Here in the Philadelphia Buddakan, Senat works under executive chef Scott Swiderski and has the freedom to develop specials and put his stamp on some of the permanent menu items.
Just before coming to Philadelphia, in 2007, Senat signed on as executive chef at a new restaurant, Koco at El San Juan Hotel in Puerto Rico, where he had a say in the decor as well as the menu. Taking advantage of the island's culinary richness, he served Guava Braised Shortribs; Dayboat Scallops with mushroom, amarillo and edamame ragout and dark rum-molasses sauce; and Pan Seared Halibut with curried coconut risotto (see recipe).
While there, he married a woman he met in New York, Japanese-born Sandra Tsuda, a fashion merchandiser who proved her mettle at the sublimely chic Flying A in SoHo. Their daughter, Isabelle Yuki Senat, is 7 months old now and on her first trip with Mom to Kobe to meet the grandparents.
In little more than a year, the island restaurant and hotel fell victim to the global economic downturn. But Senat says he now knows a restaurant bearing his full imprint would have a French-Modern menu, using classic French techniques and some Asian, mostly Japanese, ingredients, "as accents, not as the strong, dominant flavors on the plate."
And whether they come from New York or Philadelphia, Senat says, his restaurant will have C-Cap students in the kitchen.
Halibut With Risotto and Curry Coco Broth
Makes 4 servings
For the risotto:
3 1/2 cups chicken stock
1 cup coconut milk
1 bay leaf
2 tablespoons olive oil
1/2 cup finely diced onion
1 1/2 cups Arborio rice
1/4 cup dry white wine
2 tablespoons unsalted butter
8 tablespoons Parmesan cheese
For the fish:
Splash of olive oil
1/2 teaspoon butter
4 (7-ounce) halibut filets
For Curry Coco Broth:
3/4 onion chopped
1 carrot chopped
1 stalk celery chopped
1/2 clove garlic, halved
2 tablespoons green curry paste
6 springs of thyme
21 ounces canned Thai coconut milk
2 quarts chicken stock
Kosher salt to taste
For the salad:
1/2 green apple, sliced
2 purple basil leaves sliced
2 green basil leaves sliced
3 to 4 ounces fresh coconut (purchased whole; ask vendor to cut in half; then scoop out)
1/2 bunch micro green mix
2 tablespoon olive oil
1/2 tablespoon Yuzu juice (lime juice may be substituted)
1. Prepare the risotto: In a large pot over high heat, combine chicken stock, coconut milk, and bay leaf. Bring to a boil, then immediately reduce heat to low and keep warm.
2. Place olive oil in a deep frying pan over medium-high heat. Once hot, add onions and stir until soft, about 3 minutes. Add rice and continue stirring 1 minute until coated with oil. Carefully pour in the wine and stir until almost absorbed.
3. Add the warm stock to the frying pan slowly, 1/2 ladle at a time; stir until almost absorbed before adding more. Continue until rice is tender and most of stock is used, about 35 minutes. Remove risotto from heat and stir in Parmesan cheese.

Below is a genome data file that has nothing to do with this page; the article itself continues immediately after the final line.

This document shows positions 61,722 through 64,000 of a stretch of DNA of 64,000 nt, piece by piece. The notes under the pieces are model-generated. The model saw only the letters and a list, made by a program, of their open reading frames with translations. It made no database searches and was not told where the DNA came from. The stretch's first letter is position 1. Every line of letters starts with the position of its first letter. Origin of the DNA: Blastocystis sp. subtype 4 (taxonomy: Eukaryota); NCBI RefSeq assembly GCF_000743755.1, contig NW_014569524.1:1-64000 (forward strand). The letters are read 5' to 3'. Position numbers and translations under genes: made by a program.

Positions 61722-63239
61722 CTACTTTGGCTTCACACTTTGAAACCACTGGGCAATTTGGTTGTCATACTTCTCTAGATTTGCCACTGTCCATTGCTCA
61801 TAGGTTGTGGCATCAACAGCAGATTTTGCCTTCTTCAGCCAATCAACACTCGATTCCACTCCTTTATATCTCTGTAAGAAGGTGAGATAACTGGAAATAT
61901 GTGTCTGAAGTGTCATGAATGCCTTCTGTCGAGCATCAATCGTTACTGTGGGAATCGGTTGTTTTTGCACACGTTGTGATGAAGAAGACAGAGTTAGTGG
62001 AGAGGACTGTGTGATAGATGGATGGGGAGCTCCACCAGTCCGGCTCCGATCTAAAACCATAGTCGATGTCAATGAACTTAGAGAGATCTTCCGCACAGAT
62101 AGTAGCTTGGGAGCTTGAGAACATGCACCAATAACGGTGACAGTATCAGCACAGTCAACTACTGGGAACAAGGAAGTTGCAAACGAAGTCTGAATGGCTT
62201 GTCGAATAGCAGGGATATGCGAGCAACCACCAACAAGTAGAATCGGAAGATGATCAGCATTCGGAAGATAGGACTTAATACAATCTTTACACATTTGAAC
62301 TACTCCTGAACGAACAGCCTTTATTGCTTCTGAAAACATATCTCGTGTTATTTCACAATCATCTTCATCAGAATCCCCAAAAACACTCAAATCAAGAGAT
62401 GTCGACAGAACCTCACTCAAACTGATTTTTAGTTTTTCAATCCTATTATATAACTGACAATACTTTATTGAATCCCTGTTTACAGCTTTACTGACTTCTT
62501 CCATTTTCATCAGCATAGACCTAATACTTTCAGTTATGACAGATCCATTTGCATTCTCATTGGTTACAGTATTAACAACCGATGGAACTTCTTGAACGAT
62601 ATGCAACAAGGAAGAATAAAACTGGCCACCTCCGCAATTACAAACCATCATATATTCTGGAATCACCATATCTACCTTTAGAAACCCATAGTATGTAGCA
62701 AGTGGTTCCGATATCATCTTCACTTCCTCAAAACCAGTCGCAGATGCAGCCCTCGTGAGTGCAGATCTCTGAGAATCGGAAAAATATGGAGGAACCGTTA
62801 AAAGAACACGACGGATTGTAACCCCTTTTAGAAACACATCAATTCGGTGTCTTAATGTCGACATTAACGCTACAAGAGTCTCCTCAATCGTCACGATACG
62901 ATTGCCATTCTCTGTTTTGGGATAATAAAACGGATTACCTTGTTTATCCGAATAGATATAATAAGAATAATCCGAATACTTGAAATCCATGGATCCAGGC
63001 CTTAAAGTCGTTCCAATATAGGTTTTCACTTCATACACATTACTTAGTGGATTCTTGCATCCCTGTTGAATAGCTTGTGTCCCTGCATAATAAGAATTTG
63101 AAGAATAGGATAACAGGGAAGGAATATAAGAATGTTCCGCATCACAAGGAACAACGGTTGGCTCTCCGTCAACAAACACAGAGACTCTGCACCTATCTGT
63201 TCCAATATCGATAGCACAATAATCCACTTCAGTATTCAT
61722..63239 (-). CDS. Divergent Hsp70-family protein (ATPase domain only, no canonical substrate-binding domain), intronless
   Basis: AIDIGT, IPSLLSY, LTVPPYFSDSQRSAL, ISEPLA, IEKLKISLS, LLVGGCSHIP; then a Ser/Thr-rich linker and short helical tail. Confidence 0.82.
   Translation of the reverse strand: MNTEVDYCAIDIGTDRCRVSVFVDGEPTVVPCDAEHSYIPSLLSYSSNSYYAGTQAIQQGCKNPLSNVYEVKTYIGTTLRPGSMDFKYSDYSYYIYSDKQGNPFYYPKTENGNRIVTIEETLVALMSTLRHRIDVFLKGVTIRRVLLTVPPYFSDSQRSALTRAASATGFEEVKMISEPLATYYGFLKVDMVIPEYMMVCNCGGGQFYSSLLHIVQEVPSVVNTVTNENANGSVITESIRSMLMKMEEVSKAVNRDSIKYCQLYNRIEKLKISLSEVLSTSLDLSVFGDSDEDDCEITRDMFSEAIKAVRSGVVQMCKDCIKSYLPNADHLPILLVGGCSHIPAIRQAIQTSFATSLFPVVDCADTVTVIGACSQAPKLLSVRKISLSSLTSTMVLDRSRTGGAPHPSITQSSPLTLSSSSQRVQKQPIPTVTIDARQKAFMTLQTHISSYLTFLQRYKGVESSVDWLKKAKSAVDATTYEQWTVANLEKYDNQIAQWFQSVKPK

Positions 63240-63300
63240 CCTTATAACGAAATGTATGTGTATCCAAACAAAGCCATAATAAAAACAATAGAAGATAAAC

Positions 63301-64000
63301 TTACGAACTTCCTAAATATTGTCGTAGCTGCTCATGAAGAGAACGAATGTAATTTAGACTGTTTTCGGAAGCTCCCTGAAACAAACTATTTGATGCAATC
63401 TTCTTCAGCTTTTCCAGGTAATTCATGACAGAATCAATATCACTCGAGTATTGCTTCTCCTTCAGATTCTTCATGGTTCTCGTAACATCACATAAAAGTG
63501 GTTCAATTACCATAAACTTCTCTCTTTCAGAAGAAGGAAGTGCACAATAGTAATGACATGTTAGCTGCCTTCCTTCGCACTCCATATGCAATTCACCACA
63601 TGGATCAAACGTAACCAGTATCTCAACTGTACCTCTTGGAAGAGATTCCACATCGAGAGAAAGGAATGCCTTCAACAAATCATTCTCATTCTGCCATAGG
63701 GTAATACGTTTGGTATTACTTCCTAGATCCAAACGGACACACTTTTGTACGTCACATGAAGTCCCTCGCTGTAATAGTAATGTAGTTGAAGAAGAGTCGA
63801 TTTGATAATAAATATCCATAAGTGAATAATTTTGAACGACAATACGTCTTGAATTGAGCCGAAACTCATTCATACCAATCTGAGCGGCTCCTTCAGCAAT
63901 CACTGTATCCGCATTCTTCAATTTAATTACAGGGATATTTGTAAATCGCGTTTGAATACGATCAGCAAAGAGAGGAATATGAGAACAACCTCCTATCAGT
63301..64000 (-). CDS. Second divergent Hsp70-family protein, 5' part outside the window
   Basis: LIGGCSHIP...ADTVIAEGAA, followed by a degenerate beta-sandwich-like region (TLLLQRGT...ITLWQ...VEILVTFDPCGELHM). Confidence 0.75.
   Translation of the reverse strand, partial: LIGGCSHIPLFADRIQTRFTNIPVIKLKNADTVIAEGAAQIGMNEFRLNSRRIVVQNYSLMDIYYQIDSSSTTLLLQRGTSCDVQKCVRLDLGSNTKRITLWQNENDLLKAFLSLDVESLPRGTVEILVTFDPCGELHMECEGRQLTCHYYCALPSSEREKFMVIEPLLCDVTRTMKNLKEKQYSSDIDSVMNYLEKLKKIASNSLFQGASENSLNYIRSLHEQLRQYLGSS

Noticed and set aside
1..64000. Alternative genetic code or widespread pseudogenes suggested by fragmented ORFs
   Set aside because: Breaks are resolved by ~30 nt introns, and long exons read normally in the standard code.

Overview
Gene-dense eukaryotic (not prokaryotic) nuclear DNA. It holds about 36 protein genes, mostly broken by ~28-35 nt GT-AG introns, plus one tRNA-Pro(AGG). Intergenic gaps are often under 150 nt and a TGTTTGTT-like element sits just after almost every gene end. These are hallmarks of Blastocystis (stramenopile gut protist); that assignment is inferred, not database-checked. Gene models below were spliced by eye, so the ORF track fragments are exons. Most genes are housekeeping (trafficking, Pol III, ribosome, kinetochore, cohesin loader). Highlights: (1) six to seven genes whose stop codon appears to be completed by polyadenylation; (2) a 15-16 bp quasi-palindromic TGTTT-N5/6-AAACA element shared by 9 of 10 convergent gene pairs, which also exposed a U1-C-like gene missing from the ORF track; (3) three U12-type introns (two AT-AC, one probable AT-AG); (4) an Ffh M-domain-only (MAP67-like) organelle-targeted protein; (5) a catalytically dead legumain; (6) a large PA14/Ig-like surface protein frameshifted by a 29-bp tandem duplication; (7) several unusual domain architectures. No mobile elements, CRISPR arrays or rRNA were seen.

4. Make the fish: In a large saute pan over medium-high heat, add the olive oil and butter. Add fish to the pan. Sear the fish until golden brown on each side, 5-8 minutes.
5. Make the Curry Coco Broth: In a medium pot, saute onions, celery, carrots and garlic for 3-5 minutes on moderate heat. Add curry paste and thyme, stirring for 30 seconds. Add coconut milk, chicken stock, and salt and bring to a boil. Let simmer until mixture is reduced by 1/3.
6. Make the salad: Combine apples, basil, coconut, and greens in one bowl and combine olive oil and yuzu in another, then mix together.
7. To plate: This dish will be plated with the risotto on the bottom, then the fish, topped with some broth and a sprinkling of salad greens.
Per serving: 1,297 calories, 59 grams protein, 79 grams carbohydrates, 84 grams fat, 97 milligrams cholesterol, 3,083 milligrams sodium, 6 grams dietary fiber.
Makes 6 servings
3/4 cup cornstarch
3/4 teaspoon baking soda
1/2 teaspoon black pepper
Salt to taste
1/2 teaspoon sesame oil
1 pound large shrimp (about 18 shrimp, 3 per person)
1 cup mayonnaise
1/2 teaspoon salt
1/3 cup coconut milk
3 tablespoons cream of coconut
1/2 teaspoon wasabi
1/2 teaspoon kosher salt
1/4 cup water
1/3 cup brown sugar
large pinch of salt
1 1/2 cups walnut halves
12 julienne slices coconut
micro salad (optional, for garnish)
Splash of yuzu juice (lime juice may be substituted)
1. Whisk the cornstarch, baking soda, black pepper, and salt in a medium bowl. Add sesame oil; whisk just until combined but still lumpy.
2. Pour enough vegetable oil into heavy large saucepan or wok to come halfway up sides of pan. Attach deep-fry thermometer to pan; heat oil over medium heat to 350 degrees.
3. Line a baking sheet with paper towels. Working with 1 shrimp at a time, dip into cornstarch mixture. Then, working in batches, deep-fry shrimp until cooked through, about 4 minutes. Transfer shrimp to paper towels to drain.
4. Next, prepare coconut mayonnaise to dip the shrimp in. Combine mayonnaise, salt, coconut milk, cream of coconut, wasabi and kosher salt in a mixer. Blend until mixed. Taste and adjust wasabi and salt to taste.
5. Make candied walnuts to plate with the shrimp: Combine water, brown sugar, and salt in a pot. Bring to boil, whisking. Boil 1 minute. Add walnuts; stir. Toss until the syrup forms a glaze on the nuts, about 3 minutes. Transfer nuts to sheet of foil or a sheet pan and quickly separate the nuts with a fork. Cool.
6. For a garnish, mix coconut slices and greens with a dash of yuzu juice in a small bowl.
7. To plate this dish: Put three shrimp on the plate with a dollop of mayonnaise. Add garnish and sprinkle with walnuts.
Per serving: 566 calories, 20 grams protein, 14 grams carbohydrates, 49 grams fat, 126 milligrams cholesterol, 716 milligrams sodium, 2 grams dietary fiber.